Fort Hood Cited as Proof Why Installations Are Important
A new report from the Heritage Foundation stresses the importance of military installations as a contributor to military power, citing Fort Hood, Texas, as a prime example.
“Our installations serve to generate the force, train it, and sustain it. From our bases, these forces can be projected and deployed, and once the mission is complete, they come back to those bases to recover, reconstitute, and ready themselves for redeployment,” says an overview of installations included in the 2019 Index of U.S. Military Strength released Oct. 4 by the Washington, D.C.-based conservative public policy group.
The Defense Department has 568,000 facilities with a replacement value of $1 trillion on 27 million acres, an inventory the size of Virginia. The Army has the most facilities and acreage. Heritage estimates the Army has 139,000 buildings and 278,000 structures on 13 million acres, with a plant replacement value of $417 billion.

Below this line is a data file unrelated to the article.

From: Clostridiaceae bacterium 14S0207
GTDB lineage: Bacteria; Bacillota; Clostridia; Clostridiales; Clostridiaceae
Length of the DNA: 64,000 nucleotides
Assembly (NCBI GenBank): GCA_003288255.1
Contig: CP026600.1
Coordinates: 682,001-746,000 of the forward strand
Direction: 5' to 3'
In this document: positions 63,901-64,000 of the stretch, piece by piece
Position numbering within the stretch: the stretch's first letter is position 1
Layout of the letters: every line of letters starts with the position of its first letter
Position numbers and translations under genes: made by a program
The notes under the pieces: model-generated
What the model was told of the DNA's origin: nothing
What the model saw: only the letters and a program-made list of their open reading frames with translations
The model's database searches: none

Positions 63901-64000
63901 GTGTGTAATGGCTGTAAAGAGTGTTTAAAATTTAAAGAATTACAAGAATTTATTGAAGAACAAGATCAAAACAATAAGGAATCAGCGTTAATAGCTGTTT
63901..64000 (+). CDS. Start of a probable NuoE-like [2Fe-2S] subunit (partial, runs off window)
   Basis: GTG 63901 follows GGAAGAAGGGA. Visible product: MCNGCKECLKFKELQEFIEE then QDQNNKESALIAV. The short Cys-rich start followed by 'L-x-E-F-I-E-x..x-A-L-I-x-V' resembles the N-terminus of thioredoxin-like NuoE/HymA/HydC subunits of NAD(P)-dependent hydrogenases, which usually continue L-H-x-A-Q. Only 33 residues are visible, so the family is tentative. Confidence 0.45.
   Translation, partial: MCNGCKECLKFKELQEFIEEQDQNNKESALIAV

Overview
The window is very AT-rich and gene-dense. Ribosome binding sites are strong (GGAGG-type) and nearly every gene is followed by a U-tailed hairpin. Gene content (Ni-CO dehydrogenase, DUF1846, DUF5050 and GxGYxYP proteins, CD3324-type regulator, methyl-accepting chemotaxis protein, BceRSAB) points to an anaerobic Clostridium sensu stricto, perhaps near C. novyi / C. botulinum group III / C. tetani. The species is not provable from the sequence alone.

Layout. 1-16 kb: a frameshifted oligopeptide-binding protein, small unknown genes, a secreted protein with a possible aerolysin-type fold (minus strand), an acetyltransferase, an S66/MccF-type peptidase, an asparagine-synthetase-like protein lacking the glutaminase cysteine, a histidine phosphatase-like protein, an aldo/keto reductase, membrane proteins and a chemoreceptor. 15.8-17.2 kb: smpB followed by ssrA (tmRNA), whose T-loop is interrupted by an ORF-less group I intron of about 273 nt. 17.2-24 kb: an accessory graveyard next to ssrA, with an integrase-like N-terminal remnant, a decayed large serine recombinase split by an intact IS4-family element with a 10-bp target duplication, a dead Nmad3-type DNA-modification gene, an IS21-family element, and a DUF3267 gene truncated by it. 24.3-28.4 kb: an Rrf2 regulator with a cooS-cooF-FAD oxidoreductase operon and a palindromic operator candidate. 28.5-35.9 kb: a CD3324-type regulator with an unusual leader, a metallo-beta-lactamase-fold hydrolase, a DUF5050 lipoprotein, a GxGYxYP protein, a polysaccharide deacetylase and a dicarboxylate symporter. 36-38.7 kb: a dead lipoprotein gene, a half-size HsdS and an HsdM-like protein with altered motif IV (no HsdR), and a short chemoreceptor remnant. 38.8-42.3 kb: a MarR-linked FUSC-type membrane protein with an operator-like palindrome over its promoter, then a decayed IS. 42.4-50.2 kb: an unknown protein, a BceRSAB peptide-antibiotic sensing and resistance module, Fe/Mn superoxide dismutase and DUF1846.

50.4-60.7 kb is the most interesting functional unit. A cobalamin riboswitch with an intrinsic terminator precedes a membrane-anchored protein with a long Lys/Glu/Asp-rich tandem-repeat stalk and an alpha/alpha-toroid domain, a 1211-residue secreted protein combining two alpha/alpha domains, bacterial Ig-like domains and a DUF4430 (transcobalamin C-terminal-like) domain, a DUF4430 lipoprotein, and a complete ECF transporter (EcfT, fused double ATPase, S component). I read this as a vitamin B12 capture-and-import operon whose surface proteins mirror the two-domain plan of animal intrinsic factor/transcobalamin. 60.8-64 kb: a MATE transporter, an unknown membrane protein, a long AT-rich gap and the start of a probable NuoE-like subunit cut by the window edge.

Fort Hood is one big example. Home to III Corps and the 1st Cavalry Division, Hood has more than 5,000 facilities on more than 200,000 acres with a value of about $9 billion.
“These buildings include operational facilities like headquarters buildings, motor pools, aircraft hangars and runways, training centers, instrumented training ranges, weapons storage facilities, deployment railheads, and more. They also include the buildings that support the troops and their families including barracks; family housing; fitness centers; dining halls; a hospital and several medical clinics; exchanges and commissaries; and morale, welfare, and recreation facilities,” the report says. “Moreover, there is the basic infrastructure of the base: miles of roads, utilities infrastructure, fuel lines, dams and bridges, access control points and fencing.”